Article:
Once upon a time we could all say what we wanted. The idea of free expression of ideas is fundamental to our democratic way of life. After all, the idea is that we all recognise that everyone has a different opinion and that to silence a person just because we don’t like what they say is contrary to our concept of freedom.
You can oft hear it said, “Our fathers and grandfathers fought (during World Wars 1 & 2) for our right to liberty and free speech” and they are right. While I’m sure that many of our military at the time were not necessarily passionate idealists, I think it safe to say that they all at least recognised the need for a collective effort to fight a common enemy, to ensure that Nazism did not become the way of life in Britain.
During the period of 1939 to 1945, British military and civilian casualties are estimated at almost 451,000 (https://en.wikipedia.org/wiki/World_War_II_casualties). To try and put that into a more modern context, its the equivalent of the casualties that would occur if the 9/11 atrocity happened in Britain 150 times over. Imagine that!
The sacrifice in those 5 years by those citizens was for all of us. When we say “Lest we forget” I think the modern day population of this country are not all that sure what it is that they should be remembering. Sure, they say, there was a great sacrifice of life. But what was it for? Do the people now several generations onwards actually know what was gained by their sacrifice? Ask anyone in the street under the age of say 30 what they were fighting for and the answers will be sketchy at best.
So here’s a bit of a run down of what they were fighting for. I guess the best way to do that is to describe the regime they were fighting against. Rather than go on a long discourse about Nazism, lets just pick out what the Nazis stood for:
Pure bred German supremacy – this is NOT the same as Nationalism. It was a belief that the race that was German was superior in every way to any other human. Racism is inherent in this.
Anti-semitism – they believed that the Jews were the cause of all the problems in Germany. They were seen as wholly and totally inferior, much like animals.
Fascism – a totalitarianist state with a dictator at its head. Total obedience and conformity to the Party line and adulation of Adolf Hitler. The state was held together by a highly organised military regime.
Total Conformity – the expectation was that everyone would have the same views as the leader and the Nazi Party. Official truth was instilled and indoctrinated at an early age by use of propaganda and fictionalised education on Party lines.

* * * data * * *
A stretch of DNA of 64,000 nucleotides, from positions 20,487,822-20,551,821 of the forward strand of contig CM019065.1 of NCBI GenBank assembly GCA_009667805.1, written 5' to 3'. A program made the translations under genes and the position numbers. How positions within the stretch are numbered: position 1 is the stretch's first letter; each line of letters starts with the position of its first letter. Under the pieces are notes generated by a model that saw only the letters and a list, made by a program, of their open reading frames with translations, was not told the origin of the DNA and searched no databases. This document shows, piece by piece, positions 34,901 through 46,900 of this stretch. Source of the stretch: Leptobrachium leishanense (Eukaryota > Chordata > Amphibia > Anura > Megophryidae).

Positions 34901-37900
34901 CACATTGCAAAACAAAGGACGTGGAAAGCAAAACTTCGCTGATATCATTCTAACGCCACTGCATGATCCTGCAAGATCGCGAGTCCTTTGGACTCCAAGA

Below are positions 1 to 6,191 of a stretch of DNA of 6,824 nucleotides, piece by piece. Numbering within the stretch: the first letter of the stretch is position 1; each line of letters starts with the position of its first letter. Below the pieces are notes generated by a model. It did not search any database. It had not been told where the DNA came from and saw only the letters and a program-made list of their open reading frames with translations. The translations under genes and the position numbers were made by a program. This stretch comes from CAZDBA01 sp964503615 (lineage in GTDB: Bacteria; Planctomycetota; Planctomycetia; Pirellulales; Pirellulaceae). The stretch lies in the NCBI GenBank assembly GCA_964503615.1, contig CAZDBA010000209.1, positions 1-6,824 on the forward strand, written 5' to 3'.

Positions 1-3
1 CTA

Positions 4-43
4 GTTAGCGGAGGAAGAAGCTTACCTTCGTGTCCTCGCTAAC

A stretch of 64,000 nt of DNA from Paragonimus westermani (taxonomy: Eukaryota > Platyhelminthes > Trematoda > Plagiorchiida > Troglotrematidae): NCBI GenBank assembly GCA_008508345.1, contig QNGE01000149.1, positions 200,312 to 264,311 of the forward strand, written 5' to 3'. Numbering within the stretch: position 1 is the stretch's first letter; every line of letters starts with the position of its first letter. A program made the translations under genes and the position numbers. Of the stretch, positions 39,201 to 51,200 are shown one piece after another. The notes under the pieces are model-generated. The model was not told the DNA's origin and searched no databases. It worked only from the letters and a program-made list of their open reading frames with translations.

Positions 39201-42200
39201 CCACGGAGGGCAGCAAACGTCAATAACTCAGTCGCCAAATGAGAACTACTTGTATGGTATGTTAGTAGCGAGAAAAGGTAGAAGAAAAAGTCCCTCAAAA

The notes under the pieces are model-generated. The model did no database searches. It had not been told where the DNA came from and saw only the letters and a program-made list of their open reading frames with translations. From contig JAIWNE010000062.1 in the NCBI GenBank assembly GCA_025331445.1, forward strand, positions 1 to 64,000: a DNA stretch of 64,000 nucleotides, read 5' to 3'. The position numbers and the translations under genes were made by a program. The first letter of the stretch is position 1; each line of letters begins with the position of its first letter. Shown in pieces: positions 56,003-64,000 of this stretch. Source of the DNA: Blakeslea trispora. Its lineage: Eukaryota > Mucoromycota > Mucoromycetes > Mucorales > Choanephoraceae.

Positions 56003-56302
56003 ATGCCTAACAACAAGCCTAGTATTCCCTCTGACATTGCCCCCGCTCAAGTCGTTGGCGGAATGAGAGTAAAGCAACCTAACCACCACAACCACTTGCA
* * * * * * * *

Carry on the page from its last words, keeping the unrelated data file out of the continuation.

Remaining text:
So it should be fairly obvious that in such a society, the idea of being able to express any kind of opinion that did not conform to the norm, would ultimately end up in a death penalty.
Ok now we have a better idea of what all those good people of Britain died for. They died to uphold a way of life that they valued and cherished. The right to be somewhat outspoken or eccentric. The right to stand on Speakers Corner (or any public place) and speak about God and the message of the Bible. The right to hold any political view and be able to share that message with anyone in an orderly fashion. And remember folks, that there was in fact a British Nazi Party in the 1930’s called the British Union of Fascists led by one Oswold Mosely. Even they were allowed a public voice.
Of course the country has had a taste of fascism and naturally it was far from nice, so we have something of a predisposition toward hating fascism in Britain. Well can I understand and agree with that. It suppresses any idea of free speech. It is imposed by threat of the law and punitive action (death, ultimately). It creates a one party state, where no other group can form any opposition It leads to the removal of the rights of individuals to do anything that does not fall within the prescribed “doctrine” of accepted behaviour.
Does any of this ring any bells with you about our society in Britain today? We have laws in place now that prevent even the flying of our own national flag should it be felt that it might offend someone. We are not allowed to even mention the colour of a person’s skin (in any context) for fear that it will be deemed “racist”.
We are told what we can and cannot say. The “Sword of Damocles” is always there. If you even put a plaster on a child you can be held accountable and face the possibility of court action for damages. Our children are aware that they have the upper hand in all things. Discipline has gone. The children are in charge, not the parents. Respect for older generations is a thing of the past.